Basic Design principles for presentation technology

Although there are many types of visual aides, using presentation technology like PowerPoint or Prezi helps to ensure that your audience is able to view the visual aid. In addition, it helps to minimize distractions such as passing a photo or brochure throughout the audience or having a model or object displayed that is difficult to see. There are several things to consider when designing PowerPoint or Prezi slides. We will discuss mages, text, color, and consistency.


Use images more than words. Choose high-resolution images and make sure the images are large enough to be seen clearly. If you use a video clip, edit and embed the video clip–integrate it seamlessly into your speech.


Be mindful of the value of contrast. If you choose a dark colored background, your text should be lightly colored. Conversely, if you choose a light colored background, use dark text. Stay with the same color scheme throughout your entire presentation.


Limit the amount of text on a slide–avoid using full sentences. You should also keep in mind a basic principle of readability– choose fonts that are easy to read (minimize decorative fonts), avoid using all caps, and keep to maximum of two different styles of fonts on a slide. Your titles should be in at least 36-point type and other text should not be smaller than 24-point font.


Remember your slide presentation should be viewed as a whole. The colors, sizes, and types of font should be unified (i.e. if you choose to use 36-point Ariel for your title on one slide, continue to use the same size and font for the title on every slide).

If you decide to use visual aids, remember to keep your audience and purpose for your speech at the forefront of your mind. The visual aid should not be the focus.

12.10 summary, discussion, references


In this chapter, we have discussed best practices for effective speaking. The chapter presented a variety of types of research and evidence and discussed how to locate, evaluate, use, and present research to meet your goals. We also examined how the decisions we make in preparing and delivering a speech are impacted by our audience, the speaking occasion, as well as our specific purpose or goal. Because informative speaking plays a key role in a variety of professional, personal, and civic contexts it is important that we continually build upon our speaking experience and skill sets. Indeed, we are always refining our ability to speak well. Listening to others’ presentations and taking note of their strengths in using presentation aids, delivery style, and clear organization can help us build upon our own best practices.Finally, we reviewed ethical decision making and the benefits to informed learning as an undergraduate student.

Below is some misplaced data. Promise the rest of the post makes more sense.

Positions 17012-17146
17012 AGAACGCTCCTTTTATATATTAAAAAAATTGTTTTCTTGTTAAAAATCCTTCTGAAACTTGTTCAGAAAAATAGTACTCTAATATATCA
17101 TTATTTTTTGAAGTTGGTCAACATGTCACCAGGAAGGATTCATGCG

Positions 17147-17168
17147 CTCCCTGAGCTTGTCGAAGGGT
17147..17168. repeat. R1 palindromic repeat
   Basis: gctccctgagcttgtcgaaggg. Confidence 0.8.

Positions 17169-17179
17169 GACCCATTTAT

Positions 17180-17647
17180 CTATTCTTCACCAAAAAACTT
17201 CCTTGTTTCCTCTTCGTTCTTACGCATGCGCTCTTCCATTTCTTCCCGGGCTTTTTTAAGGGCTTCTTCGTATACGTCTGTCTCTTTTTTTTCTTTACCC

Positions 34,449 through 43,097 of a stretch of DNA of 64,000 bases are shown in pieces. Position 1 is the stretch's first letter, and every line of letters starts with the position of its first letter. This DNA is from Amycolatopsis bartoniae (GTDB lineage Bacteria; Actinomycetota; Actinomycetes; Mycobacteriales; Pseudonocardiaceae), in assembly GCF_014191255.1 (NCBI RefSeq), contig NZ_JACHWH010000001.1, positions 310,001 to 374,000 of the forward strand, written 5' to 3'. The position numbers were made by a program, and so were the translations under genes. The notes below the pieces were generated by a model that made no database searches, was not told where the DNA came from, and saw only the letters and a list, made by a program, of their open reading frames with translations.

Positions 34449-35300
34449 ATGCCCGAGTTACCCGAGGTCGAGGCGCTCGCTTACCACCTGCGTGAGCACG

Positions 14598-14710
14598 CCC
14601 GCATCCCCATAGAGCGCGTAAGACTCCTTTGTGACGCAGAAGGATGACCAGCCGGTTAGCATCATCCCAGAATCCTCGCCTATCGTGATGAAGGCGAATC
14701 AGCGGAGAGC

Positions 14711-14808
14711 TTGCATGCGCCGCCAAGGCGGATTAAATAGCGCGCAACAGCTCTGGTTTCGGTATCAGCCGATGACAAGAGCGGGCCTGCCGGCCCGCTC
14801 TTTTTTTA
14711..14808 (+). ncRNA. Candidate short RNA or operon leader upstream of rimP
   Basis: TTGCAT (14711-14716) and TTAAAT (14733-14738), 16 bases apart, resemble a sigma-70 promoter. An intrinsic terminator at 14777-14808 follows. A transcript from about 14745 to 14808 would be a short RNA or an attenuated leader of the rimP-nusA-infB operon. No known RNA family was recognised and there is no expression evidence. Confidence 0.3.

1. What qualities exemplify a good speech?
  2. What do you consider to be your best strengths when speaking in public? In what areas do you feel you need the most improvement?
  3. How can understanding your audience make for a more effective informative speech?


  • articulation
  • audience analysis
  • biased questions
  • causal organizational pattern
  • chronological organizational pattern
  • cite/ citation
  • classification/ catalog
  • comparison/contrast organizational pattern
  • conversational style
  • definition/etymological definition
  • ethics
  • examples (brief, extended, hypothetical)
  • experts
  • extemporaneous speaking
  • general purpose
  • gestures
  • impromptu speaking
  • Information Literacy Model
  • informed learning
  • manuscript speaking
  • memorized speaking
  • neutral questions
  • non-print resources
  • open questions
  • paraphrasing
  • peers
  • periodicals
  • personal experience
  • plagiarism
  • presentational aids
  • primary questions
  • print resources
  • professional experience
  • quoting
  • reference works
  • references page
  • research
  • secondary questions
  • spatial organizational pattern
  • specific purpose
  • statistic